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Lecture 4: Networking and Information Flow. EEN 112: Introduction to Electrical and Computer Engineering. Professor Eric Rozier, 2/4/ 2013. COMMUNICATION. Where we are. We can give simple instructions to machines in the form of algorithms.

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Lecture 4 networking and information flow

Lecture 4: Networking and Information Flow

EEN 112: Introduction to Electrical and Computer Engineering

Professor Eric Rozier, 2/4/2013



Where we are
Where we are

  • We can give simple instructions to machines in the form of algorithms.

    • These algorithms can be implemented in hardware, or software

  • So what about working with other systems?

  • Need a way to communicate.


Communication
Communication

  • Allows the sharing of information

  • Sharing of resources (printers, monitors, message servers)

  • Linking of systems to increase power

  • Redundancy of information and resources (protects against failures and threats)

  • Simplify administration and access


Limitations and standards
Limitations and Standards

  • Often limited by the connective framework

  • Need standards to pass information in these cases

  • Lab this week

    • Learning a bit about TCP/IP standard



The muddy children puzzle
The Muddy Children Puzzle

Several children are playing outside.

After playing they come inside, and their mother says to them, “At least one of you has mud on your head!”

She then asks the following question, over and over:

“Can you tell for sure whether you have mud on your head?”

Each child can see the mud on others, but cannot see his or her own forehead.

The children make no direct communications to one another, they can only chose to step forward to get clean, or not.



It s pretty hard to solve a problem this large what can we do to get a better grip on it

It’s pretty hard to solve a problem this large…What can we do to get a better grip on it?


Inductive reasoning
Inductive Reasoning

  • What if we want to solve a very large problem?

  • Sort a deck of cards…

    • We could just sort two cards to start…

    • Then we could sort a third card in…

    • Then we could sort a fourth card in…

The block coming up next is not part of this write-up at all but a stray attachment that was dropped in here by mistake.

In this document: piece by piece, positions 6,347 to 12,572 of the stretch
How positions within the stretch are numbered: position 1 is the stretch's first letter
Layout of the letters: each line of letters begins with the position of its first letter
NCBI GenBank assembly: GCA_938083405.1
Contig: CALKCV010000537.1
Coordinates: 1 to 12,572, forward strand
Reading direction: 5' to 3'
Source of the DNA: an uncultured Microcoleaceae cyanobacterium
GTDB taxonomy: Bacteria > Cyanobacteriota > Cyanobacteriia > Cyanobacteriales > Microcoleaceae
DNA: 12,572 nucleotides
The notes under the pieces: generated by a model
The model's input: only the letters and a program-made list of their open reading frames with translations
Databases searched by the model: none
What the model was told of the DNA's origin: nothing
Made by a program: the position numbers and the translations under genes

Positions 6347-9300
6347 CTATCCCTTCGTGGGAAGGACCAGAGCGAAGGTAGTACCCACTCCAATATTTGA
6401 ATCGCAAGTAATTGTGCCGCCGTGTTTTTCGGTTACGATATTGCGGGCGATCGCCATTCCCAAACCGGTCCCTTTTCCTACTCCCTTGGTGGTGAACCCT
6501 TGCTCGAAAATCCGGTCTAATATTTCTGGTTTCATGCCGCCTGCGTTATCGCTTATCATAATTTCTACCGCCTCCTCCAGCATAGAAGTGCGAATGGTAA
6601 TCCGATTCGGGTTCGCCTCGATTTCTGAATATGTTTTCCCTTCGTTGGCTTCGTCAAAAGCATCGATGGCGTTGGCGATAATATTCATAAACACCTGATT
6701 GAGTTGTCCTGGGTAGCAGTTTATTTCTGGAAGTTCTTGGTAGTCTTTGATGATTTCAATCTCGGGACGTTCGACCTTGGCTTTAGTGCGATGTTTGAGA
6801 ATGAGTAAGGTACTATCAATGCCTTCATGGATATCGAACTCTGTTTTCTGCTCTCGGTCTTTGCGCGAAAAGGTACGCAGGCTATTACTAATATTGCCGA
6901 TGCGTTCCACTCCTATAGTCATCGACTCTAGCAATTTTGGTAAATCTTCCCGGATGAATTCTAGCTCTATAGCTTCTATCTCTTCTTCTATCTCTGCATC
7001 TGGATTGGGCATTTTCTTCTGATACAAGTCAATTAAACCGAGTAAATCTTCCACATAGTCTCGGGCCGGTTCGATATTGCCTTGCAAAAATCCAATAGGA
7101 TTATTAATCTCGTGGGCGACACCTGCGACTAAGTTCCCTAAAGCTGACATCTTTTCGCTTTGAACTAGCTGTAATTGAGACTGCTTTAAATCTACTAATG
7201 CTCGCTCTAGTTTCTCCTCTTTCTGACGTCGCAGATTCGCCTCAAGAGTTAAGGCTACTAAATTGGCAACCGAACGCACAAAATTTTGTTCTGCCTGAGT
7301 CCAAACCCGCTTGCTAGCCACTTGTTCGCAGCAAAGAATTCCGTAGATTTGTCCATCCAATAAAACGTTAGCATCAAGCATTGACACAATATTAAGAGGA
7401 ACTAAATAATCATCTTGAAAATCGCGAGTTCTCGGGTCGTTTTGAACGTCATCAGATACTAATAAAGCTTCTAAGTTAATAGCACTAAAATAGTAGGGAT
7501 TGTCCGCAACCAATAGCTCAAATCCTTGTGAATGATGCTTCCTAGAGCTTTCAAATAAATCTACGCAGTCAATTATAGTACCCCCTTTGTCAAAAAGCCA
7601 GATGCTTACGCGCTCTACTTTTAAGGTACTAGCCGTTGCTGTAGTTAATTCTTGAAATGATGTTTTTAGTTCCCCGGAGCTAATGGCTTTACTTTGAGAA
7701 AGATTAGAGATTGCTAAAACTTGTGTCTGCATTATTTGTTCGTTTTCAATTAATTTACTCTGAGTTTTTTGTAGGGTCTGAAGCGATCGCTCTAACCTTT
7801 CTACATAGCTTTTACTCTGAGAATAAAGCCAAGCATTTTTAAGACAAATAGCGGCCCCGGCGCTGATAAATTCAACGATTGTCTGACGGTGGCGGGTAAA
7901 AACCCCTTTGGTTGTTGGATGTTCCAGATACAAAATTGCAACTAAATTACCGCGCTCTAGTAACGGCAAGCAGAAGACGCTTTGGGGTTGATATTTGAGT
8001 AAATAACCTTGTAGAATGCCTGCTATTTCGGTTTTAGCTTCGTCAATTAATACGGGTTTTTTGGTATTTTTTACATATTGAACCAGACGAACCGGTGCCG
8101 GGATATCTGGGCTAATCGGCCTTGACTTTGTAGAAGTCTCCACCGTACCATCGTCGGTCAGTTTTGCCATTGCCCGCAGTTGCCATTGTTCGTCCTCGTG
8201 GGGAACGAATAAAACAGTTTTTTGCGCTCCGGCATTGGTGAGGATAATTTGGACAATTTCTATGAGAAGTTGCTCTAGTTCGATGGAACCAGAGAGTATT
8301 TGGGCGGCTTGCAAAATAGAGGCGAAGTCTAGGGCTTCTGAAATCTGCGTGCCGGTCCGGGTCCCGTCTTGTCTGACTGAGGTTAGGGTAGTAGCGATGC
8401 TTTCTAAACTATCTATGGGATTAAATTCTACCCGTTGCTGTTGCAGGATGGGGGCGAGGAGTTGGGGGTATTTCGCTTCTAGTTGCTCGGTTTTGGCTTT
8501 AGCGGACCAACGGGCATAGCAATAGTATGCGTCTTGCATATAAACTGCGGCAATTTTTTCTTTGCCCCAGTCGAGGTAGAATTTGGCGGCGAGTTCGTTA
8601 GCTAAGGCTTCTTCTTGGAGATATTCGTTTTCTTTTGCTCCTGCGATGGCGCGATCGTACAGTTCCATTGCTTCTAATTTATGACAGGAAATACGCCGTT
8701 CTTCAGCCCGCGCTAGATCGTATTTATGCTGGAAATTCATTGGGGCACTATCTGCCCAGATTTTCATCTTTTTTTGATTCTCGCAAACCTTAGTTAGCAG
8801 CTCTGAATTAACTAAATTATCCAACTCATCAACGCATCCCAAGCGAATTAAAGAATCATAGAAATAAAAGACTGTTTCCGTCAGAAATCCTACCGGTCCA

• And so on until we sorted 52 cards.


Inductive reasoning1
Inductive Reasoning

  • “Bottom-up” logic

  • Start with a basis, or base case.

    • Solve the problem for this base case.

  • Come up with an inductive step.

    • Show that if something holds for one step, it holds for the next higher step.


Inductive reasoning2
Inductive Reasoning

  • Show if we push down one domino, it falls over.

  • Show we can place a second domino in the path, and knock it over as the consequence of a domino falling…

  • Line up our dominos and watch them fall!


Let s get back to muddy children

Let’s get back to Muddy Children

Maybe if we start with the right base cases we can figure this out…


Let s do the simplest case

“At least one of you children has mud on their head!

Let’s do the simplest case

One child…

(this is what we call a degenerate case)


Something less trivial but still easy

“At least one of you children has mud on their head!

Something less trivial, but still easy…

Two children…


Two children
Two Children

  • What are the possibilities?

  • How could each child react logically for these possibilities?


A much harder one

“At least one of you children has mud on their head!

A much harder one…

Three children…


Three children
Three Children

  • What are the possibilities?

  • How could each child react logically for these possibilities?


More children
More children

  • What about four children?

  • What about five children?

  • What about N+1 children… for arbitrary values of N? Does our solution generalize?

  • What can we take away from this puzzle about communication?



Upcoming items of interest
Upcoming Items of Interest

  • Lab this week, networking

  • Next week: Midterm I on Wednesday 2/13

    • Boolean Algebra

    • Logic Gates

    • Networking